TunesDay: America singing 2: goodnight, Irene, goin' down to the crossroads…

Most music historians explain the origins of rock music as the gradual blending of Southern blues (both Mississippi Delta based acoustic style and Chicago electrified) with country/western music as codified by Nashville. This over facile explanation has always seemed insufficient – hence the plethora of “(name your)-rock” divisions within rock music – like “rockabilly” (pictured at left being performed by its foremost practitioner).

This week we talk about blues. And about two giants to whom rock, that most “rebellious” of music, owes just about everything….

Huddie Ledbetter’s catalog reads like the history of both folk and rock (Hey, that would be be “folk-rock,” wouldn’t it?). But no one thinks of Leadbelly, as he’s more commonly known, as anything but a blues man. Here’s a short (and incomplete) list of his “greatest hits”: “Rock Island Line,” “Good Night, Irene,” “Midnight Special,” “Gallows Pole,” “Black Betty,” and “Cotton Fields.”

Feel free to say “Wow” to yourself here. I’ll wait. (If you’d like to hear Leadbelly singing some of these tunes, go here.)

But it’s not simply that Leadbelly wrote songs that have been covered by artists of all stripes (I’m particularly fond of The Beach Boys'[!] version of “Cotton Fields”).  Like all great folk artists, Huddie Ledbetter explored the issues that affected his life and the lives of those around him: “Cotton Fields” looked at his youth in the sharecropping culture of Louisiana; “Rock Island Line” explored the railroad life; “Gallis (Gallows) Pole” looks at the criminal life from the point of view of the criminal – a view Leadbelly knew all too well, as he would freely admit. His songs are chronicles of the poor, the dispossessed – those downrodden because of their poverty, their race, all those things that prevented them access to what matters in America – money and power.

And like other great artists, Leadbelly’s influence extended far beyond his music. Think about this for a moment:

Lonnie Donegan recorded a cover of “Rock Island Line” that ignited a skiffle music craze in England. One of those caught up in that craze was a kid named John Lennon. He formed a group called The Quarrymen. One of his bandmates introduced him to a kid named Paul McCartney who so impressed Lennon that he asked McCartney to join his band. McCartney insisted they bring in a younger friend of his – one George Harrison. So we owe Leadbelly, at least indirectly, for – The Beatles.


The other side of the coin from Leadbelly might be that other sublime influence on rock, the brooding poet Robert Johnson.  As wild and sometimes troubling as Leadbelly’s life was, it is well documented.

Johnson is the shadow man, the mysterious figure whose brief life (he died, probably poisoned by a jealous husband, at 27) and mysterious death are the stuff of legend, and whose songs explore American preoccupations with the world, the flesh, and the devil.  In fact, the most famous of his songs, “Crossroads Blues,” is the story of a bargain with the devil – a bargain Johnson himself is supposed to have made that gave him his incredible ability to play guitar.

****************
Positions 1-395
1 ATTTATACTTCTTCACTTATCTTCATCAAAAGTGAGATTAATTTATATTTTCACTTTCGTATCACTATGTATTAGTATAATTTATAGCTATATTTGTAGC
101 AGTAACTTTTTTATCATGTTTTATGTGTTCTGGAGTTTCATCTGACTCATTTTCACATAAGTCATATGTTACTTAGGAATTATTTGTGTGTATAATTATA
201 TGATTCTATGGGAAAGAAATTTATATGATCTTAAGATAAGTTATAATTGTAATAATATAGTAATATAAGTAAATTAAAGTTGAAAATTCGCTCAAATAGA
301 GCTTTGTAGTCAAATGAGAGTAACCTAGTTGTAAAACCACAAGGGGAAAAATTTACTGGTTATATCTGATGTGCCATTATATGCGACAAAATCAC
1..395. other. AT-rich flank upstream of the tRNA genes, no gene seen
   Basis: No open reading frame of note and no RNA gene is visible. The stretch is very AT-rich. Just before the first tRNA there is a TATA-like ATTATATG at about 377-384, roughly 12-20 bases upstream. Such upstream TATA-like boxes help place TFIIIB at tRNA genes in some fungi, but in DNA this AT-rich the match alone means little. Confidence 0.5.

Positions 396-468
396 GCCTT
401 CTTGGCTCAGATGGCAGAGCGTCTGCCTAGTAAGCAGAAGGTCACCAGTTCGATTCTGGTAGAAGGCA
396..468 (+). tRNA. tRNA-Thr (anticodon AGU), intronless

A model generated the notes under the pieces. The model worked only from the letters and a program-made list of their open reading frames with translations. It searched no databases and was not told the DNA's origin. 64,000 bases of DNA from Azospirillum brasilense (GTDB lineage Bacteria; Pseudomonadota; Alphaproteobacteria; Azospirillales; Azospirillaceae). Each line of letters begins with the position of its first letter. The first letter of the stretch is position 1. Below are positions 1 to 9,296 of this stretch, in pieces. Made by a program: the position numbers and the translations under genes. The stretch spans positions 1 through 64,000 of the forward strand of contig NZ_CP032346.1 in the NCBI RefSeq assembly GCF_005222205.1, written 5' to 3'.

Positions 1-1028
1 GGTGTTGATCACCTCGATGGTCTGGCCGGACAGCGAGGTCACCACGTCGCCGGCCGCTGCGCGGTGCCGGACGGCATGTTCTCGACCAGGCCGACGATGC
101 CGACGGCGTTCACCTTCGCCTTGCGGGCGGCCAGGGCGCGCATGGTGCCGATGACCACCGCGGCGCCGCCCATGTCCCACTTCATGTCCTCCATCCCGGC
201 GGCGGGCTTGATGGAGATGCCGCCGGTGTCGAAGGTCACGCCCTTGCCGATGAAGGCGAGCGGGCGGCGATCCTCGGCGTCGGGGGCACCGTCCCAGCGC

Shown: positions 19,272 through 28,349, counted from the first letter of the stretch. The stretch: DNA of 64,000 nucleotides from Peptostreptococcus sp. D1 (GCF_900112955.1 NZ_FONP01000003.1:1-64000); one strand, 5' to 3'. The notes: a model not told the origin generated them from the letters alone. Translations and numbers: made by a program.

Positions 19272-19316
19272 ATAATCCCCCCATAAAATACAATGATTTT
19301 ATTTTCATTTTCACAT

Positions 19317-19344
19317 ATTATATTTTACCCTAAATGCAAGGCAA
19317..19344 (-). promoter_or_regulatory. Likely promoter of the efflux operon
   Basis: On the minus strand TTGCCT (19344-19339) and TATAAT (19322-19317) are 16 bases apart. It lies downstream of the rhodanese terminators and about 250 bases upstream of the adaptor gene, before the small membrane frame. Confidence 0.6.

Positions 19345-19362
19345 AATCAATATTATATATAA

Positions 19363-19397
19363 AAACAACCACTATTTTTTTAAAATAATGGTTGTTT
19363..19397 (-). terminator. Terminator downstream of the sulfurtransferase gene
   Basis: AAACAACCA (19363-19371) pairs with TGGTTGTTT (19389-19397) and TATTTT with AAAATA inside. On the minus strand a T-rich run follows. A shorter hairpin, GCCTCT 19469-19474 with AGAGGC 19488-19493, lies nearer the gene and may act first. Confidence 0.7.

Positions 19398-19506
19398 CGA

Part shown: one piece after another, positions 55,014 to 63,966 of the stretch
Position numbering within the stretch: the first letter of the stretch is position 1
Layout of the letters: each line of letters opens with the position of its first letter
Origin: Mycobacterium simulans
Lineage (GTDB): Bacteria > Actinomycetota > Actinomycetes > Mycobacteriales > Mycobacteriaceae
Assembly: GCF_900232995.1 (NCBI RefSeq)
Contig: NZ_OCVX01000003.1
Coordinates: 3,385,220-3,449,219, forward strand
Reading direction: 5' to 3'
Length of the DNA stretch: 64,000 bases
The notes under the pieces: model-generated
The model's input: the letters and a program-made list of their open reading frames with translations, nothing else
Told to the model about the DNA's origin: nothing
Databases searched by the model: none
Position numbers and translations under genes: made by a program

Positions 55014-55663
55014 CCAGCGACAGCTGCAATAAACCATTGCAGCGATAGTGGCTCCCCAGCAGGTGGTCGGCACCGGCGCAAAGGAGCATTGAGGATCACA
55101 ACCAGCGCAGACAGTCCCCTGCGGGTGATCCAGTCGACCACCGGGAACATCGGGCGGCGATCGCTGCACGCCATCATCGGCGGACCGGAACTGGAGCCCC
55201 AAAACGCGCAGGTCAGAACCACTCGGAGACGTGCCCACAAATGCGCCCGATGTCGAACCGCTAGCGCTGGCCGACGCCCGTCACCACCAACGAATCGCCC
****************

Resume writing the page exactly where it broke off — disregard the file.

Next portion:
Johnson’s songs focus on typically American preoccupations: “Terraplane Blues” and “Phonograph Blues” are about consumer desires; “They’re Red Hot” and “Malted Milk” are about the joys of food; “Kind Hearted Woman,” “Love in Vain,” and “Steady Rollin’ Man” are about the flesh and its pleasures and pains. Johnson chronicles the nature of America – its appetites, its follies – as incisively as his contemporaries Dos Passos or Steinbeck.

The list of his admirers and copiers is long and distinguished – Cream, The Rolling Stones, and Led Zeppelin learned his music and brought it back to us in a form more palatable to an America that originally treated his work as “race music.”  Jeff Healey, Keb’ Mo’, Bonnie Raitt, and The Chili Peppers have continued to hold Johnson up as the important chronicler of the American experience that he is.

His insights into the American – and human – condition make him as important to our music as Bernstein or Dylan. His legacy continues to haunt American music.

(Next Time: A.P., Woody, Jimmy, Pete, and Bob….)

4 replies »

  1. That was great, thanks for the link.

    I hope your students appreciate your brain and pen. 😉

    …trust you to get the Beatles in there!

  2. Don’t forget the raw sexuality that runs like a river through the songs of both of those men. Many of the blues men were every bit as nasty as hip-hop artists, they just found different words.

    Though “Little Red Rooster” was not written by either RJ or Leadbelly, it is one of the best examples. It sounds like a barnyard tune until you learn that Little Red Rooster was the name of an over the counter impotence pill of the time…and that makes the song all about not being able to get it up.

  3. As a stone blues freak, I never really considered Leadbelly blues. That said, every time I hear him sing I’m astonished. There’s never been anybody like him. Nothing about him is dated. Kids need to be exposed to him, his voice, and his 12-string.

    On the other hand, I’ve always felt we had Robert Johnson shoved down our throats as the paragon of blues. I’ve tried and tried but could never get myself to like him. He’s way too speeded up and tense to represent the depth and unhurried expressiveness that’s at the heart of the blues.